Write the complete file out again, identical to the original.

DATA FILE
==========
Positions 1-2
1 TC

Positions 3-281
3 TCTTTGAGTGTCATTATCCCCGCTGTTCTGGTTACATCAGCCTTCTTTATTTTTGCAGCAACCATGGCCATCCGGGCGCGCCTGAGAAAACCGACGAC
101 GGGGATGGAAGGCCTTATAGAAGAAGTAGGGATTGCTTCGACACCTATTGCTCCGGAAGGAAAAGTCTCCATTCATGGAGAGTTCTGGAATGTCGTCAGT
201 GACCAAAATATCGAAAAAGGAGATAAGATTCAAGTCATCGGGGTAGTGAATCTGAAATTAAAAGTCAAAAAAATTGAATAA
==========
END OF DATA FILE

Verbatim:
Positions 1-2
1 TC

Positions 3-281
3 TCTTTGAGTGTCATTATCCCCGCTGTTCTGGTTACATCAGCCTTCTTTATTTTTGCAGCAACCATGGCCATCCGGGCGCGCCTGAGAAAACCGACGAC
101 GGGGATGGAAGGCCTTATAGAAGAAGTAGGGATTGCTTCGACACCTATTGCTCCGGAAGGAAAAGTCTCCATTCATGGAGAGTTCTGGAATGTCGTCAGT
201 GACCAAAATATCGAAAAAGGAGATAAGATTCAAGTCATCGGGGTAGTGAATCTGAAATTAAAAGTCAAAAAAATTGAATAA